Underneath efforts to create a life under the most difficult conditions lurked Theresienstadt's brutal reality: its function as a concentration camp and as a transit camp en route to the killing centers in the east.
At peak capacity, in September 1942, Theresienstadt held approximately 60,000 prisoners crammed into an area with streets barely over 700 yards long. Supplies of food and medicine were rarely sufficient for survival over long periods of time, particularly for the elderly and the frail.
The SS and police began deporting Czech Jews from Theresienstadt on January 9, 1942. Over the next ten months, 32 transports carried 42,005 people, most of them Protectorate Jews, from Theresienstadt to locations in the east. The destinations were: Riga, Latvia (January 12, January 19, and August 20, 1942); Minsk and Baranoviche (today: Baranavichy), Belorussia (July 17, July 31, August 4, August 25, September 8, and September 22); Raasiku, Estonia (September 5, 1942); the camp-ghettos in Izbica and Piaski in the Lublin District of the Generalgouvernement (March 11, March 17, April 1, April 23); other locations in Lublin District (Rejowiec, April 18, 1942; Zamosc, April 28 and April 30, 1942; Siedliszcze, May 9, 1942; Lublin, May 17, 1942; and Ujasdow, May 25, 1942); the Warsaw ghetto (April 25, 1942); and directly to the Treblinka killing center (September 18, September 21, September 23, September 26, September 29, October 5, October 8, October 15, October 19, and October 22, 1942).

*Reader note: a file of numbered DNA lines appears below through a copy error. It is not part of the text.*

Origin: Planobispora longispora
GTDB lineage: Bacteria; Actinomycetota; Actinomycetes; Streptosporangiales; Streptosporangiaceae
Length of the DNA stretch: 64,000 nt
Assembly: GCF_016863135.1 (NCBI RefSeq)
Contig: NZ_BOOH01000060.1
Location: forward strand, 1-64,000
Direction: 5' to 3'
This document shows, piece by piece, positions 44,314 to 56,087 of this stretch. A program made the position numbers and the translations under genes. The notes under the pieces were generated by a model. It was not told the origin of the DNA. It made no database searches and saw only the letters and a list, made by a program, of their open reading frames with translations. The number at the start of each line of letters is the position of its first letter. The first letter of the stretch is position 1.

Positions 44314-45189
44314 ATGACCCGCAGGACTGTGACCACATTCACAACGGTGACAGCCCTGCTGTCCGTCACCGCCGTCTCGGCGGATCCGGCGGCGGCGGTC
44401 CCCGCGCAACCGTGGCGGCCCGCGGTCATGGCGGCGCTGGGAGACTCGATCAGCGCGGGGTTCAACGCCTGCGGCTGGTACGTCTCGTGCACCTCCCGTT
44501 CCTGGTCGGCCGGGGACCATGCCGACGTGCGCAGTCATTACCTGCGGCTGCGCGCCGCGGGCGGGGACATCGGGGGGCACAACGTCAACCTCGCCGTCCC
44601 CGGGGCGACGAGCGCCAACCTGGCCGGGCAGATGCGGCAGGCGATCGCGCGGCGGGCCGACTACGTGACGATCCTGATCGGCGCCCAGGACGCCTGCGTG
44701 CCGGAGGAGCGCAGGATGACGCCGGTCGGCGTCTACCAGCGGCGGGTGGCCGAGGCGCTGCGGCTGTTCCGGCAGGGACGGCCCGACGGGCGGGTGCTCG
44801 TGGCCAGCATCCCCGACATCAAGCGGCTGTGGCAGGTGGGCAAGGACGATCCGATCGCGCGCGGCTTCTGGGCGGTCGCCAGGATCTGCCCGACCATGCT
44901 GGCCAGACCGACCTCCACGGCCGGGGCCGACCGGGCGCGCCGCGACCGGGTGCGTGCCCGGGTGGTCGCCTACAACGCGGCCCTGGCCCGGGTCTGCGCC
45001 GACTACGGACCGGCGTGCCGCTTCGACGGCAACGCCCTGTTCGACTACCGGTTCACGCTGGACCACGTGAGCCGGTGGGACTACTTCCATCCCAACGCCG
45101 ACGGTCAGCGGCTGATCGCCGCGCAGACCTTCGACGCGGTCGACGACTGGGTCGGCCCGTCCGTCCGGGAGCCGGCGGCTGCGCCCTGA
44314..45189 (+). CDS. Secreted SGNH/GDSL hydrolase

Other than a small minority from some of the transports selected out for forced labor, the Germans shot those Jews deported to Latvia, Estonia, and Belorussia at killing sites and transported those Jews arriving in the Generalgouvernement to the killing centers Belzec, Sobibor, and Treblinka. Of the 2,003 Czech Jews arriving in Riga in January, only 128 survived the war; the SS and police shot most of the rest shortly after their arrival. Likewise, the overwhelming majority of the 12,003 Czech Jews deported to the Generalgouvernement between March and May 1943 died either in the gas chambers of the Operation Reinhard killing centers or at the labor sites in the Lublin/Majdanek concentration camp and other forced-labor camps for Jews in Lublin District.
Even after the arrival of the first German Jews, two transports of Czech Jews, each containing 1,000 persons left Theresienstadt for the Generalgouvernement on June 12 and 13, 1942. In the absence of documentary evidence relating to the fate of most of them—85 men selected from the June 13 transport are known to have died in Lublin/Majdanek—the likely destination of these two transports was Sobibor. None of the persons on these two transports is known to have survived.
Of the 18 transports to the Baltic States, Belorussia, and Treblinka between July 14, 1942 and October 22, 1942, involving 25,004 persons and including for the first time Jews from Germany and Austria, only 55 persons are known to have survived (45 of these survived the shootings at Raasiku). Of the 42,005 Jews deported from Theresienstadt to the east between January 9, 1942, and October 22, 1942, only 224 are known to have survived (about one half of one per cent), more than half of them among those deported to Riga in January.